Tackling food waste
Author: Cllr Julia Neden-Watts, Chair of the Environment, Sustainability, Culture and Sport Committee
Date: 23 September 2020
Recent compositional analysis of black bag rubbish in Richmond upon Thames suggested that up to 30% of general waste in kerbside collections is food waste. Even more startlingly, around half of that food is still in its packaging – which means containers are also being chucked away, not recycled.
Whether animal or vegetable, this is a distressing level of food waste originating from land that should be used productively to feed people – not the incinerator! To tackle food waste, we need to acknowledge its existence, and the Council is developing plans to engage positively with residents about this in coming weeks.
Some food waste is inevitable, however, and this is where our food waste collection service comes in. We have emphasised to our waste & recycling contractor that food waste that’s been carefully separated by our residents needs to be properly collected. The food waste goes to an Anaerobic Digestion (AD) plant in South London, and the resulting methane is captured. Most of it goes on to the national gas grid, but some is used as compressed natural gas in specialised collection vehicles, and a small amount is used to generate electricity that powers the plant itself. A further useful product is “digestate” or farmland fertiliser.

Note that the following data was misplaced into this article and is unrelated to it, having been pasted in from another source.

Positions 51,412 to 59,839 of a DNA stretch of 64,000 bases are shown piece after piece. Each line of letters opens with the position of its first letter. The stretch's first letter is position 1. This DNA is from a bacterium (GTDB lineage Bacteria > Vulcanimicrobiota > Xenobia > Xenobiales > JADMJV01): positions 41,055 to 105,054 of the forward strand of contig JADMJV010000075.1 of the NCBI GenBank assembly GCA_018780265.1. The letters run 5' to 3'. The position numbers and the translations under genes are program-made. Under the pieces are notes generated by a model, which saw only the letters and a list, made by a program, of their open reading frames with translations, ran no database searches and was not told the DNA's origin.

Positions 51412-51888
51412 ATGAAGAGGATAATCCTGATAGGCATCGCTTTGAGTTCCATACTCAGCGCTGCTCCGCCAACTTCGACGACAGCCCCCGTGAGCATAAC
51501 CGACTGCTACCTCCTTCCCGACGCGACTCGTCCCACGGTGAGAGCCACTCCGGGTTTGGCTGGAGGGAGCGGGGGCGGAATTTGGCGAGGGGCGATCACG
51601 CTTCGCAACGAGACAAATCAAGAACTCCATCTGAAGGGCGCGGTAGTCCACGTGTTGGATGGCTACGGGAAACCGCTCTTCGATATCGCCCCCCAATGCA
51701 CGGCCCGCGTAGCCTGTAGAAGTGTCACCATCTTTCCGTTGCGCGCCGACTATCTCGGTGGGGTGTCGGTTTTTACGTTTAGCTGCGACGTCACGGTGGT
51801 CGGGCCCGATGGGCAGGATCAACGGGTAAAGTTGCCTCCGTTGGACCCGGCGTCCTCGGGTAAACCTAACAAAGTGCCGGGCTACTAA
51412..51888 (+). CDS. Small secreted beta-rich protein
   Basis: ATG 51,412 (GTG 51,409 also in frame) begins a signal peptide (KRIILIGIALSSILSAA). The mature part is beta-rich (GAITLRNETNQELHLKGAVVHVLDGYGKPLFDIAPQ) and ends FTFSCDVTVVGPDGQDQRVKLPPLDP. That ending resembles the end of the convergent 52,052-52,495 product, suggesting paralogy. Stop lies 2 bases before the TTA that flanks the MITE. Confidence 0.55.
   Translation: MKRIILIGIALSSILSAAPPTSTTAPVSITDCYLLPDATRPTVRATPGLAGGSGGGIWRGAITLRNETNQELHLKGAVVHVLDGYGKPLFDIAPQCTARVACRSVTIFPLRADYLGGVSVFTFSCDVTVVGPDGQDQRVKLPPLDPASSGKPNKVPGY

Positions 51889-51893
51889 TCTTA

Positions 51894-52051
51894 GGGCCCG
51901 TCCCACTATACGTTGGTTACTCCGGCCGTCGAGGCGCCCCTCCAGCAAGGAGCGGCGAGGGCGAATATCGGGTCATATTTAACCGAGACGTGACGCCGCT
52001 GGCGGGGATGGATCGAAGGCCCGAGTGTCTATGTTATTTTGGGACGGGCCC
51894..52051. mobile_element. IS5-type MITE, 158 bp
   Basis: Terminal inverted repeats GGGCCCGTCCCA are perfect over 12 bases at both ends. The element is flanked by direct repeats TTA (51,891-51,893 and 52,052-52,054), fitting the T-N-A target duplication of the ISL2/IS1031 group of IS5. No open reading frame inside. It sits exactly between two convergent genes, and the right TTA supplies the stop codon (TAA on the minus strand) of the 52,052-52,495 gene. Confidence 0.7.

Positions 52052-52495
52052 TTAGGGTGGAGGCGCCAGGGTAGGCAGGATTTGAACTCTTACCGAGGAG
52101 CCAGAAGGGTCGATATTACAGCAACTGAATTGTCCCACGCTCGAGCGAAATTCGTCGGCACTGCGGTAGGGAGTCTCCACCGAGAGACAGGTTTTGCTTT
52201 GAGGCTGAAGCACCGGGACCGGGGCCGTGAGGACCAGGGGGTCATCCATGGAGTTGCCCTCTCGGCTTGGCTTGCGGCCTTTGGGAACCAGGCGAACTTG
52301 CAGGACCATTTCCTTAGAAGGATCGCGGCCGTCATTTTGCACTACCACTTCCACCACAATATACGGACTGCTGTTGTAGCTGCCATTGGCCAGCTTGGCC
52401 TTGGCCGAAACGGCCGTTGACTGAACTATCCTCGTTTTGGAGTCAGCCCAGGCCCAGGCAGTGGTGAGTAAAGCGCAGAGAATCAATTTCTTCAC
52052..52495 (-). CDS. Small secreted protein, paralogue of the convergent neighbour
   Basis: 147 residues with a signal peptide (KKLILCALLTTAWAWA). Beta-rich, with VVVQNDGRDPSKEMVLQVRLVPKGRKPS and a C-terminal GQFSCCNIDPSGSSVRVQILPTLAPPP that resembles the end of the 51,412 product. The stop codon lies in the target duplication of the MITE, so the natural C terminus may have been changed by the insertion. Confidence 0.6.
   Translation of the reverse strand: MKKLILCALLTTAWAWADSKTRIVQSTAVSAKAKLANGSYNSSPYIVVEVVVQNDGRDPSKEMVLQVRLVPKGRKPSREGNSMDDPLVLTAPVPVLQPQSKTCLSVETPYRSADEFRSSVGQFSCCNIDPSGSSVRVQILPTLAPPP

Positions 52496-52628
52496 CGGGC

Some properties in the borough (e.g. blocks of flats) are without a food waste collection service – but we are working with our waste disposal authority (West London Waste) to extend the service, include more properties, and encourage more participants.
Meanwhile, The Real Junk Food Project at the Community Café in East Twickenham is tackling food waste in a different but very positive way, turning donations of unsold food into delicious soups, hot lunches and desserts for the local community on a “pay as you feel” basis. Café patrons can also take home surplus bread to make toast for hungry family members or breadcrumbs to pop in the freezer. The Junk Food team have implemented social distancing on site and continue their mission to “feed bellies not bins”.
Another novel way to save surplus food from going to waste in the community is to use food-sharing apps to alert others to your excess stocks.
Helpful apps for tracking food waste:
Terracycle is a free service helping to recycle typically hard-to-recycle waste.
Up to: Comment Spot 2020
Updated: 24 March 2021